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Bitcoin and the Data Centre

In the last five years we have seen one of the most significant advancements in the evolution of currency. On January 3rd 2009, Bitcoin was introduced to the world and it has since become the most intriguing phenomenon to hit cyberspace since the advent of P2P (peer-to-peer) networking.


Bitcoin is a software-based online payment system used to transfer bitcoins person to person via the internet. Unlike the modern banking system, Bitcoin is without a central repository, making it the world’s first decentralised digital currency.

At the time of writing this, there are over 13m Bitcoins in circulation with just 1 Bitcoin equating to £283.30. However, Bitcoin was created and lives in the virtual world, so accrediting it with an intrinsic value has been widely debated around the globe. With physical money, governments choose when to produce and distribute it, whereas Bitcoins are generated by ‘miners’. Mining is employed by users who utilise specialised software to solve mathematical problems and process Bitcoin transactions. In turn they are rewarded with Bitcoins, thus providing an incentive for more miners to join the network.


Mining Bitcoin is an intensive CPU activity and the need for computing power increases as the network grows. In the early days of the platform, miners would use the processing power of their personal computers to solve the mathematical problems, but soon found that graphics cards were much more suited to the task. The problem was that graphics cards, while capable, required more electricity and produced much more heat. As the network grows, the Bitcoin algorithm automatically adjusts its difficulty higher, making it increasingly challenging to profitably mine Bitcoin.

What it has led to is an arms race with miners building powerful computers and custom mining rigs in Frankenstein fashion to stay ahead of the curve. The issue with this is that the energy consumption and costs associated with implementing these powerful set-ups soon start to become prohibitive.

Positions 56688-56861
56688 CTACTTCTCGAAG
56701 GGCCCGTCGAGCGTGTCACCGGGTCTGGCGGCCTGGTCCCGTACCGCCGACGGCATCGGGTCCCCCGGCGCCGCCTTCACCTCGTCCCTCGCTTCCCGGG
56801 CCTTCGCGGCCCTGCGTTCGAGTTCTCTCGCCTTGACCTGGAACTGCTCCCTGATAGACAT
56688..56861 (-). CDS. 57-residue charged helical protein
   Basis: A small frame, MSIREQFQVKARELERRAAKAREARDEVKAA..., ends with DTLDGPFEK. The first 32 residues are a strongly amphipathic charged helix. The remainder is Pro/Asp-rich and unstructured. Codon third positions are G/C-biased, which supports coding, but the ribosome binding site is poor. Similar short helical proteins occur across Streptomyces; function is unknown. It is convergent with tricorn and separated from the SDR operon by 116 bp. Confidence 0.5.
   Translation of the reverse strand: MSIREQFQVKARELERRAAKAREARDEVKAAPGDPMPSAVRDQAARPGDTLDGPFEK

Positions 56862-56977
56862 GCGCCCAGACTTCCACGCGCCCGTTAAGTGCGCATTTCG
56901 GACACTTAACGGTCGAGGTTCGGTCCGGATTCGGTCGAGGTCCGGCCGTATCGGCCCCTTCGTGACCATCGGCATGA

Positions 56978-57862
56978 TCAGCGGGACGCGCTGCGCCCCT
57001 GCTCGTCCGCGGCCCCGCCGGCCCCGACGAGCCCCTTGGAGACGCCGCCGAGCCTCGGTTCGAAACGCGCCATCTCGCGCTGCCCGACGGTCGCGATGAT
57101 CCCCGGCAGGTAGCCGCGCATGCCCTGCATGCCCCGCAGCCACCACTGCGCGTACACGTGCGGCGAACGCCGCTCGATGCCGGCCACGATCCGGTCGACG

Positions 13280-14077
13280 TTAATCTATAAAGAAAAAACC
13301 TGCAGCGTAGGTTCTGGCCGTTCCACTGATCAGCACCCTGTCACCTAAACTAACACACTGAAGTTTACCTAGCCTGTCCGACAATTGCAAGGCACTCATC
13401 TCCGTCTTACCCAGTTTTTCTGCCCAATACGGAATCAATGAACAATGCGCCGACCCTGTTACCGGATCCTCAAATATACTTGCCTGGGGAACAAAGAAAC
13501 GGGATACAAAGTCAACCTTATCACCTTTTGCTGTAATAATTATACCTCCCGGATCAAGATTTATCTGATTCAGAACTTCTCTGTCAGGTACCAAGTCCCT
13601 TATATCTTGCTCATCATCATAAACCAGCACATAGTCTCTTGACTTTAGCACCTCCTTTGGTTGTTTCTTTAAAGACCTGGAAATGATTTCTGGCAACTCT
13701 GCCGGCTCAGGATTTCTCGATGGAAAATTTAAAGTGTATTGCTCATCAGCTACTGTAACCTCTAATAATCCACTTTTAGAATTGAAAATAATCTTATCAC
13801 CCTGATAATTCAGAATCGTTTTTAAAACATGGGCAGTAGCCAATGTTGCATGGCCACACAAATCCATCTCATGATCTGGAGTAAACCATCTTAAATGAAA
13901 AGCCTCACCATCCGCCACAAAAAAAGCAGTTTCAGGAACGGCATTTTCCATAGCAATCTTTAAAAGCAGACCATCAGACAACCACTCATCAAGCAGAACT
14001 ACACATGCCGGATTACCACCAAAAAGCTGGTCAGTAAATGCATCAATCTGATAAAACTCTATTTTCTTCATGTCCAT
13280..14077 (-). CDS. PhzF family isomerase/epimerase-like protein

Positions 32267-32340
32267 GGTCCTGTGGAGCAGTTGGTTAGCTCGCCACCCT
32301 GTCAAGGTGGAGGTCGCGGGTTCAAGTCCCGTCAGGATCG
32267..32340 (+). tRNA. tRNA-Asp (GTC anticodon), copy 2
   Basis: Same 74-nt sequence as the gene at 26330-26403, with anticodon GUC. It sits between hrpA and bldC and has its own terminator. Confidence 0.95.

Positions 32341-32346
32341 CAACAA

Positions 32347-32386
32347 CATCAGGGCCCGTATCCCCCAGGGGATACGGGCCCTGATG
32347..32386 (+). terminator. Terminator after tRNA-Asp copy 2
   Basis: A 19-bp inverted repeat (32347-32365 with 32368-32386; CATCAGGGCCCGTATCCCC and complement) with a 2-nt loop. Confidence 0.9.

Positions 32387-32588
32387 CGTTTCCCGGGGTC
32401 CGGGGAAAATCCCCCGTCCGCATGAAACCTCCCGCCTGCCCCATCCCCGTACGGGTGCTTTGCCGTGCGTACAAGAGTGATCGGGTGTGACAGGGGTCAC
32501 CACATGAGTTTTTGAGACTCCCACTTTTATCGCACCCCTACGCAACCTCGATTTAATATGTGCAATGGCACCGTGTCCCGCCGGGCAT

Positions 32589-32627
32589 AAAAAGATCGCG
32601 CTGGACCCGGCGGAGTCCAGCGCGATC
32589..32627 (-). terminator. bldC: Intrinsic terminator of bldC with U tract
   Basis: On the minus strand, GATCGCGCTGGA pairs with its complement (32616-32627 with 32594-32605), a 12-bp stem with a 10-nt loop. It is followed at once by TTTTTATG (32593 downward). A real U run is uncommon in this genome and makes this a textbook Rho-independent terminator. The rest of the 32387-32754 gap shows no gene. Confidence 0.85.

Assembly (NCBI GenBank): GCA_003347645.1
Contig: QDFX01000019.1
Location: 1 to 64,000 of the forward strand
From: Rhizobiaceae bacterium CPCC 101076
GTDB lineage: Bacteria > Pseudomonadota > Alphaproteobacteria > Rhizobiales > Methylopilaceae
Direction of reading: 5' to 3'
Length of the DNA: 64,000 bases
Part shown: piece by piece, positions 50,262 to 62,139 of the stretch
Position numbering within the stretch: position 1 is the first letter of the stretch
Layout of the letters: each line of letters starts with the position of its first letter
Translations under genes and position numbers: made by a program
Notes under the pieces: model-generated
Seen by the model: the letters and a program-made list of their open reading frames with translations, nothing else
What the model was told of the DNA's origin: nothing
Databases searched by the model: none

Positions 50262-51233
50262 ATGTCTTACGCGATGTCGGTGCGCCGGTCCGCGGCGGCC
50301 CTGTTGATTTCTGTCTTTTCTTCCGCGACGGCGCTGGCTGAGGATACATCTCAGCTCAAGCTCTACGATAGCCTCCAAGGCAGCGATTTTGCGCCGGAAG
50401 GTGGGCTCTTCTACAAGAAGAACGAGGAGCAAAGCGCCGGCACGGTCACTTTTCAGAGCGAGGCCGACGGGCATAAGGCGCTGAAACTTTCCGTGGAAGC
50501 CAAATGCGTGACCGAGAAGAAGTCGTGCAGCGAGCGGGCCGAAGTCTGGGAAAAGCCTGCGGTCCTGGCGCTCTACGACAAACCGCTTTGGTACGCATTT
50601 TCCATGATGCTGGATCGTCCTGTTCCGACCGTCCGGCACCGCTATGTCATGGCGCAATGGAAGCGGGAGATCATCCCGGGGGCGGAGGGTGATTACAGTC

In fact, the obsession to take advantage of the rising trend is so vast that there have already been court cases over the use of it. A gaming company was fined $1m when one of their employees covertly turned their user base into a Bitcoin mining colony.


Companies who specifically cater to Bitcoin mining have dedicated server space in data centres equipped with specialised cooling hardware. Recently CoinTerra, a major player in the Bitcoin-mining ecosystem, has become a tenant at one of CenturyLink’s data centres. However, the data centre demands for a bitcoin mining enterprise are a little different from the norm. Whereas most data centre builds are focused around a reliable infrastructure with minimum downtime, mining companies do not consider this as an important factor. Downtime does not really impact the business of a company like CoinTerra, but the capacity for extreme power densities and tight deployment deadlines does.

As Bitcoin continues to grow there is a huge opportunity for data centre providers, but due to the specialised requirements, many are not in a position to seize it. Over $600m is expected to be invested on Bitcoin mining infrastructure in 2014 and the digital currency’s worth is predicted to rise dramatically. What this means is that we could see a significant portion of venture capital flow into Bitcoin mining start-ups, all of which will require a very different kind of data centre.

If you have a requirement for high density computing, “lean” data centre design or Bitcoin mining suitable facilities contact Future-tech today at